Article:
In my previous post, I wrote about how your résumé should look, and this post I will share what you should include in your résumé to increase your odds of getting an interview.
I mentioned in my previous post that I had the most duties for positions that didn’t require my education, except when I was a student teacher. For instance, when I briefly worked at a flower shop, these 28 duties are what I remember:
- Customer service/sales
- Took phone, in-person, and online orders
- Input in-person orders into computer program
- Printed orders for floral designers (so they know which arrangement to make)
- Recommended arrangements
- Got flowers and wrapped them for customers
- Complimentary cards and paid-for cards
- Notified customers of the Buy-5-get-the-6th-free card
- Transactions for purchase
- Blew Mylar balloons with helium tank and tied them
- Flower/plant care
- Stripped flowers (removed thorns and leaves from flowers)
- Restocked flowers in their buckets for purchase
- Checked flowers for slimy feeling at the bottom of the stem and trimmed them
- Changed the water in the vases and buckets where like-flowers were stored for purchase
- Removed dying petals and leaves
- Cut dying tips of plant leaves (ex. calla lily)
- Watered plants
- Made plants (mainly orchids)
- Tied ribbons (and hot glued some) and raffia to vases in preparation for Valentine’s Day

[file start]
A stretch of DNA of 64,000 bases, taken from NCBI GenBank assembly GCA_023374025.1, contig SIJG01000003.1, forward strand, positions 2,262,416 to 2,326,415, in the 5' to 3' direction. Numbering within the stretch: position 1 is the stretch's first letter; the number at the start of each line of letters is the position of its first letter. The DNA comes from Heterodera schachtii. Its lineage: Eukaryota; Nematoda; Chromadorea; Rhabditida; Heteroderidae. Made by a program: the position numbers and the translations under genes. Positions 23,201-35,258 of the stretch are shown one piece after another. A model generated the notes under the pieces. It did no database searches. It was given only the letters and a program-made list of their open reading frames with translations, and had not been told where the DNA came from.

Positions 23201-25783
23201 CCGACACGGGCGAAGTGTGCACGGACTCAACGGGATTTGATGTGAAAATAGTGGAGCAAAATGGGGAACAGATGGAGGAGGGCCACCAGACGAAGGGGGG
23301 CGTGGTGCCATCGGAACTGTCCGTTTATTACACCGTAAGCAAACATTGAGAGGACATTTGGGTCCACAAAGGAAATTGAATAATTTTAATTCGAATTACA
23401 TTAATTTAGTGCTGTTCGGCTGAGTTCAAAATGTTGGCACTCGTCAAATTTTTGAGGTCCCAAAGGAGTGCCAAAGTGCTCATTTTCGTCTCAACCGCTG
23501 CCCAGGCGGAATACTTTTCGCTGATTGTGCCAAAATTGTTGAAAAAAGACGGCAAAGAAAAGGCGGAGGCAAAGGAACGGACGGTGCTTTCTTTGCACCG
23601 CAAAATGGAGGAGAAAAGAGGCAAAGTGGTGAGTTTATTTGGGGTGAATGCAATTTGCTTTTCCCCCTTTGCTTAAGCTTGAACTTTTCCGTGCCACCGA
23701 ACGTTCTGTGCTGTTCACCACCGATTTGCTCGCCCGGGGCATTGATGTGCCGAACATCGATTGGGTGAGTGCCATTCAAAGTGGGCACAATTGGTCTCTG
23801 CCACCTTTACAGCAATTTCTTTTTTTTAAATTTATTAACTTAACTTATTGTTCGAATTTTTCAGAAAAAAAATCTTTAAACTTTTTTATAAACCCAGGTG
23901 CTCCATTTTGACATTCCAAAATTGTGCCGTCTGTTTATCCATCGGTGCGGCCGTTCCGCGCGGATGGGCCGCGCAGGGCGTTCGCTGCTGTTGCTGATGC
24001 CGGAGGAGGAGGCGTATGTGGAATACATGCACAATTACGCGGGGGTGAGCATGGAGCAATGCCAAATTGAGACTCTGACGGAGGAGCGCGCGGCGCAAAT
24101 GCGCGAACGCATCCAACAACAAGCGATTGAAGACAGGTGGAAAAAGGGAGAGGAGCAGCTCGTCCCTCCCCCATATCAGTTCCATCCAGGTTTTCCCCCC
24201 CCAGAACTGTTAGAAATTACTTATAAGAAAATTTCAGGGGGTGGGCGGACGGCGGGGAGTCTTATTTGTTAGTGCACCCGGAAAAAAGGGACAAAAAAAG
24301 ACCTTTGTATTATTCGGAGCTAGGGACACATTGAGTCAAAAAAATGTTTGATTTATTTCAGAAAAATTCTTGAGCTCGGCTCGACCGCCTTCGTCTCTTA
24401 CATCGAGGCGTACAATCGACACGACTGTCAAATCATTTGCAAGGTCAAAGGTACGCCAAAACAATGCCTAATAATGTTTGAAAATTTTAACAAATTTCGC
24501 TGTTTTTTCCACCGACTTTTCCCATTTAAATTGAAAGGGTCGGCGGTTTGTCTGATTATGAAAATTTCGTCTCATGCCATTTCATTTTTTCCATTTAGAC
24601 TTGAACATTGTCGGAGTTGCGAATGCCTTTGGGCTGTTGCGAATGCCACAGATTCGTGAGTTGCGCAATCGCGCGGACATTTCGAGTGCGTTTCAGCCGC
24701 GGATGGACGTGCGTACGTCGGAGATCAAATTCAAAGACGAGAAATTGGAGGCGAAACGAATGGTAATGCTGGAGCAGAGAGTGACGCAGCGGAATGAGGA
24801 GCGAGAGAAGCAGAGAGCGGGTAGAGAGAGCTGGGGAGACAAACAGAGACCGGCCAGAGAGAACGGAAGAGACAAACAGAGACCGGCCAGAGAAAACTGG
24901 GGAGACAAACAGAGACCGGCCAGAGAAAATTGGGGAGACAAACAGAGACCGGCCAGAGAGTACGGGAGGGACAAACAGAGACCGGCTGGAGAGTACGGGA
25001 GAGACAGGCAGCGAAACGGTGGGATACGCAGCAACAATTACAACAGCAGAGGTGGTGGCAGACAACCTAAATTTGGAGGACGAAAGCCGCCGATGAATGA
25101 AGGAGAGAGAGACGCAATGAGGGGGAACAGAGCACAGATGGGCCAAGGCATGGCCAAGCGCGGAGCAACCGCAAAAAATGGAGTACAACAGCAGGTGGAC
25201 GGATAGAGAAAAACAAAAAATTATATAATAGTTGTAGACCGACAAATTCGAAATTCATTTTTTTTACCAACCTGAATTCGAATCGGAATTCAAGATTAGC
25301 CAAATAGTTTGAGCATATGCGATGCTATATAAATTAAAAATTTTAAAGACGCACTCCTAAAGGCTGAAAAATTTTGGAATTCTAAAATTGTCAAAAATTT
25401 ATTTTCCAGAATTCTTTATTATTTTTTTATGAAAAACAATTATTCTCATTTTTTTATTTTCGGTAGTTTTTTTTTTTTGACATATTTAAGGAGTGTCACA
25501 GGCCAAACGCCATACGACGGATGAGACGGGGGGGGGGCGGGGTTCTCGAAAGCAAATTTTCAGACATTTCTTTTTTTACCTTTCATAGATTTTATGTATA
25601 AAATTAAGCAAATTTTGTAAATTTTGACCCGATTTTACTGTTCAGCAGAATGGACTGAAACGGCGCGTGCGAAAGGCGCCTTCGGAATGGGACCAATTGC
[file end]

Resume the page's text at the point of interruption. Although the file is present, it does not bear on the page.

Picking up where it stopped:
- Inserted green ribbon and wet green foam thing into short square and round vases
- Brought shipments of vases into the store and inspected them for defects (chipped vases were sent back)
- Whenever one of the owners was moving the vases to a different part of the store (for display), I helped moved them (she would be spontaneous about moving them)
- Took the trash out of the bathroom
- Dumped trash (from bathroom, flower/stem discards, food, etc.) into the dumpster; dumped recycleables into recycleables dumpster
- Swept and mopped the store
- Cleaned mats behind the counters/work tables (counters are tall, the mats help with height)
- Cleaned buckets
- Counted money in the register and locked the doors (I closed)
- Sprayed certain flowers with spray paint for flowers so they’re the “right” color (if the arrangement sold had red flowers and the store only had white, I’d spray some of the white to red, so customers are getting what they saw)
Tailor your résumé for the position. For whatever position you’re applying for, you want to put the duties/experience that are relevant to the position, and skills that are transferrable.
I’ve chosen my career as a teacher. I’m still looking for teacher positions, but in the meantime, I’m applying to tutoring positions (more and easier to get since I have a teaching credential). In either position, I include my time working at the flower shop, and I only put 4 things:
- Provided great customer service – I’ll speak nicely to people (boss, staff, students, parents, guest speakers, etc.)
- Handled orders – I’m organized, I’m familiar with paperwork, details, and data entry
- Cared for flowers – I’m nurturing, I’ll care about my students, and I did more than the title of sales/customer service associate I gave myself
- Miscellaneous duties – My boss doesn’t need to know that I took out the trash because schools have custodians; my boss doesn’t need to know I planted orchids because I won’t be planting orchids; etc.
Lift words and phrases mentioned in the job post and paste them into your résumé, but DON’T LIE. Hiring managers/employers who post job ads include ideal worker traits and responsibilities, so they’re scanning for people with all of their requirements. For instance, if a job post for a sales position said,